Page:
Role of Firearms in Executive Protection (Part 2)
By Overcoming Our Reliance on Firearms, We Can Improve our Executive Protection Strategies
In Part‐1 of this Two‐Part series on the role of firearms in executive protection, James Hamilton explained how he had once (incorrectly) prioritized firearms in protection planning.
In Part‐2, he offers 3 Ways Protectors can better protect their clients by relying less on their firearms and more on effective protective strategies that actually work.
Per the above graphic, as discussed in Just 2 Seconds, Protectors who successfully safeguard their Protectee against an assassin or attacker, are either being (a) Projective — physically interfering with the attacker, or (b) Protective – covering the Protectee and evacuating him or her away from the threat.
That said, neutralizing the assassin or attacker is never more important than safeguarding the Protectee. In executive protection (EP), we have a single clear‐cut mission: Protect our client. Here are 3 Ways Protectors can better protect their clients by relying less on their firearms and more on what actually works:
1. Align your Training with your Mission
If you are involved in training Protectors for missions in the United States (and most other first‐world countries) I challenge you to evaluate your current training program; specifically, the time you spend on firearms. If firearms involve the largest percentage of your training, then I encourage you to better align your curriculum with the realities of private sector close protection in the United States (as I described in Part 1).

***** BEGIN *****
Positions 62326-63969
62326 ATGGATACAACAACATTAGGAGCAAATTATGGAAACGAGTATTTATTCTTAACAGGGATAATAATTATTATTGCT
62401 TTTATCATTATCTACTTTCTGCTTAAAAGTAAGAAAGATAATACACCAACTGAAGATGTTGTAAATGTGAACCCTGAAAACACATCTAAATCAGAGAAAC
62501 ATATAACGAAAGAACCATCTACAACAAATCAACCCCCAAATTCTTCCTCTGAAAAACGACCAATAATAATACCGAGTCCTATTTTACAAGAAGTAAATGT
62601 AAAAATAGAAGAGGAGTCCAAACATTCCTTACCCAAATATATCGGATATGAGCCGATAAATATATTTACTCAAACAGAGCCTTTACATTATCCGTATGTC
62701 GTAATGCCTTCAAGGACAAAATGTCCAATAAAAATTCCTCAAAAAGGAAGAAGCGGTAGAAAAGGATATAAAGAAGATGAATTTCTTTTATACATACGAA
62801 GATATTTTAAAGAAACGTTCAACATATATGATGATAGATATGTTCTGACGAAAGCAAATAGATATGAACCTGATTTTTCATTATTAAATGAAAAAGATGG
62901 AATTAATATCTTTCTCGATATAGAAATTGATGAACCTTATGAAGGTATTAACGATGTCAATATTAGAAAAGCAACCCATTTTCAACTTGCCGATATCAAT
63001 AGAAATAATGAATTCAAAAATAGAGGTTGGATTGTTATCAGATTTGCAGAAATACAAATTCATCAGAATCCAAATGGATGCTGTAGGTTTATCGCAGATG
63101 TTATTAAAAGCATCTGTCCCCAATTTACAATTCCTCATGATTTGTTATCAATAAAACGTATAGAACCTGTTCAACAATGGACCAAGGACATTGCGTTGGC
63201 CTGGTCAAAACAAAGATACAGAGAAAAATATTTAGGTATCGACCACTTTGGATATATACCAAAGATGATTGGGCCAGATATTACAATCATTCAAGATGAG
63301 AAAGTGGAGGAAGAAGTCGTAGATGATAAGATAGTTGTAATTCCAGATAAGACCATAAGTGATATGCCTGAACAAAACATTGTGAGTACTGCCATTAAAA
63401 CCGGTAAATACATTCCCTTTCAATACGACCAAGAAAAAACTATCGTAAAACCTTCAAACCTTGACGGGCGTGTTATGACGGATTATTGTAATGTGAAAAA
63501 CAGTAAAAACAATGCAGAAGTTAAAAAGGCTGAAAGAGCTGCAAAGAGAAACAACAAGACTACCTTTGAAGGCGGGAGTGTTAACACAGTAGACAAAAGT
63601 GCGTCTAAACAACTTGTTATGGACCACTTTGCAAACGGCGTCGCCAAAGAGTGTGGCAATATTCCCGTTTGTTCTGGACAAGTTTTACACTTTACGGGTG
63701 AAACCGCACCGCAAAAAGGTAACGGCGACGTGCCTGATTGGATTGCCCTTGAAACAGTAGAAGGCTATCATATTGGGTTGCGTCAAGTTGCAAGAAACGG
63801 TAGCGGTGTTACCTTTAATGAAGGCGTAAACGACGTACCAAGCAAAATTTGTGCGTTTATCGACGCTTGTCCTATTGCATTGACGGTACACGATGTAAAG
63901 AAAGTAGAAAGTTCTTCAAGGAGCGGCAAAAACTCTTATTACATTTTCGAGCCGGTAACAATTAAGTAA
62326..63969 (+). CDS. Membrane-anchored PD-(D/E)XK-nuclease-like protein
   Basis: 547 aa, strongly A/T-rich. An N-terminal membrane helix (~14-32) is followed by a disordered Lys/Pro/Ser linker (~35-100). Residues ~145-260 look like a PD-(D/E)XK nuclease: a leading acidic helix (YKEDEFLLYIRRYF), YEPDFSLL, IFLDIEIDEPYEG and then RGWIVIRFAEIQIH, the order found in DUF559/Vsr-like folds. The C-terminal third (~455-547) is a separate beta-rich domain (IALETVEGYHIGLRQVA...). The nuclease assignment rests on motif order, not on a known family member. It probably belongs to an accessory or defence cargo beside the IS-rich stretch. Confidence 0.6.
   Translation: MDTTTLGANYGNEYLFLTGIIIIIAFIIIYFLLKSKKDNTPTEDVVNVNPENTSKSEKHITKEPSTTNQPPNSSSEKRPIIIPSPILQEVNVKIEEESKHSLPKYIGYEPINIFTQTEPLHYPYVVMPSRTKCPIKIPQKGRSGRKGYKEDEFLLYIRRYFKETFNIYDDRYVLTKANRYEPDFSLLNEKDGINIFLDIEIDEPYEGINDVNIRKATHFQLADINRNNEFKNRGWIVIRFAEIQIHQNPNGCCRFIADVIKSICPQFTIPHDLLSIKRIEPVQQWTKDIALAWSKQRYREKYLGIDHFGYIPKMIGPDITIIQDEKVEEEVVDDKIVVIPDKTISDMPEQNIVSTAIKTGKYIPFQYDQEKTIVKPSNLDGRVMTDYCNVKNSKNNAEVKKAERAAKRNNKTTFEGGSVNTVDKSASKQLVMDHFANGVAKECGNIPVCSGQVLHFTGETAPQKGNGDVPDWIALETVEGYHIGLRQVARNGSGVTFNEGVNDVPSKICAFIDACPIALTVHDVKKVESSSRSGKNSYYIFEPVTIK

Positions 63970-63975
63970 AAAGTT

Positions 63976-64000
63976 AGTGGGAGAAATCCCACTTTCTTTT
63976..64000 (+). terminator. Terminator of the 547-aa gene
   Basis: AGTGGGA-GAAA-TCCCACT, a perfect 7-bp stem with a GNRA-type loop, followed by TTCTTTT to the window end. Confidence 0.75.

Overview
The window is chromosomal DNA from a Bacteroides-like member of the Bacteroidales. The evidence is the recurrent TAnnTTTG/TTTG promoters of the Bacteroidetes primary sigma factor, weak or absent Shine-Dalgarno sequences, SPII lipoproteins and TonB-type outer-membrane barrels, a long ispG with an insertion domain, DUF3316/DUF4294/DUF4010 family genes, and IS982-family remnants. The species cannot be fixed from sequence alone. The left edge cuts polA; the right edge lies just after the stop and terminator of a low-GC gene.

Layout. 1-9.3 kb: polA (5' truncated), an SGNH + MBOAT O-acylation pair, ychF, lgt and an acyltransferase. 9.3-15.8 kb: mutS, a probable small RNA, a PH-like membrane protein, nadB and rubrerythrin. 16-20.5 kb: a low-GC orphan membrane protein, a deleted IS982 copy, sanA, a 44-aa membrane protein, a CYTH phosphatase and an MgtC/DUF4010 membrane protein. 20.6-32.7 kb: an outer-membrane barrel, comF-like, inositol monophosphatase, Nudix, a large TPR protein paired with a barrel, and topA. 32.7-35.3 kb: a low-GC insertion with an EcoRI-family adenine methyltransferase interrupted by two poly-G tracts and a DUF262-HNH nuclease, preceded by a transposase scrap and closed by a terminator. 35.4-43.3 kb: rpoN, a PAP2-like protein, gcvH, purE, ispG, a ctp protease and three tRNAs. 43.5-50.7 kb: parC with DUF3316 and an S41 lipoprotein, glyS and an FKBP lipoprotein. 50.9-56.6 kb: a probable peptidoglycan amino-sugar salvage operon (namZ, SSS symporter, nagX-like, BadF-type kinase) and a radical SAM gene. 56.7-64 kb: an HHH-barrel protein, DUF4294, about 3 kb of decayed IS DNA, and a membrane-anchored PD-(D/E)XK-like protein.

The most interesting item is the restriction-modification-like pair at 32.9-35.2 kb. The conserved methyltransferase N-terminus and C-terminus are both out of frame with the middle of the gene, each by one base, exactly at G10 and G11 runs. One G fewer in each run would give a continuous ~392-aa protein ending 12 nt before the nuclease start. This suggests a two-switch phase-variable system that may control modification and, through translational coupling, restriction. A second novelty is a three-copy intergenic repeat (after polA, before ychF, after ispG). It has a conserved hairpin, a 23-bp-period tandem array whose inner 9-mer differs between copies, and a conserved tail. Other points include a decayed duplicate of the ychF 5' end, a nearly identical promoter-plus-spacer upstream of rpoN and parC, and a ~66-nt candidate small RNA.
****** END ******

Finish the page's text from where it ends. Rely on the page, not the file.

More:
Training Protectors in emergency medicine, communication techniques, protective advances, surveillance detection, and security driving are, I’d argue, more important for a Protectee’s safety than arming protectors. Consequently, these skill sets should command a higher percentage of your limited training time and budgets.
2. Before Drawing your Weapon, Evacuate your Protectee
I encourage executive protection instructors to ask their trainees with Law Enforcement (LE) backgrounds when they made the mental shift from identify and arrest (LE mission) to cover and evacuate (EP mission). If this shift has not occurred, I urge instructors to address the obvious differences in mission between LE and EP – and the resulting differences in the training that separates these two missions.
At our firm’s Essential Protection Skills (EPS) academy, there is a scenario where the trainee will fail when they reach for their firearm, yet, succeeds when they cover and evacuate the Protectee. (This scenario is especially beneficial for former LE officers who haven’t yet made the aforementioned mental shift to the EP mission.)
During this scenario, our trainees quickly learn that there just isn’t enough time to draw, aim, and engage an assailant in the time it takes the attacker to engage their Protectee. Instead, like Jerry Parr during the Reagan Assassination attempt, they must cover and evacuate their Protectee.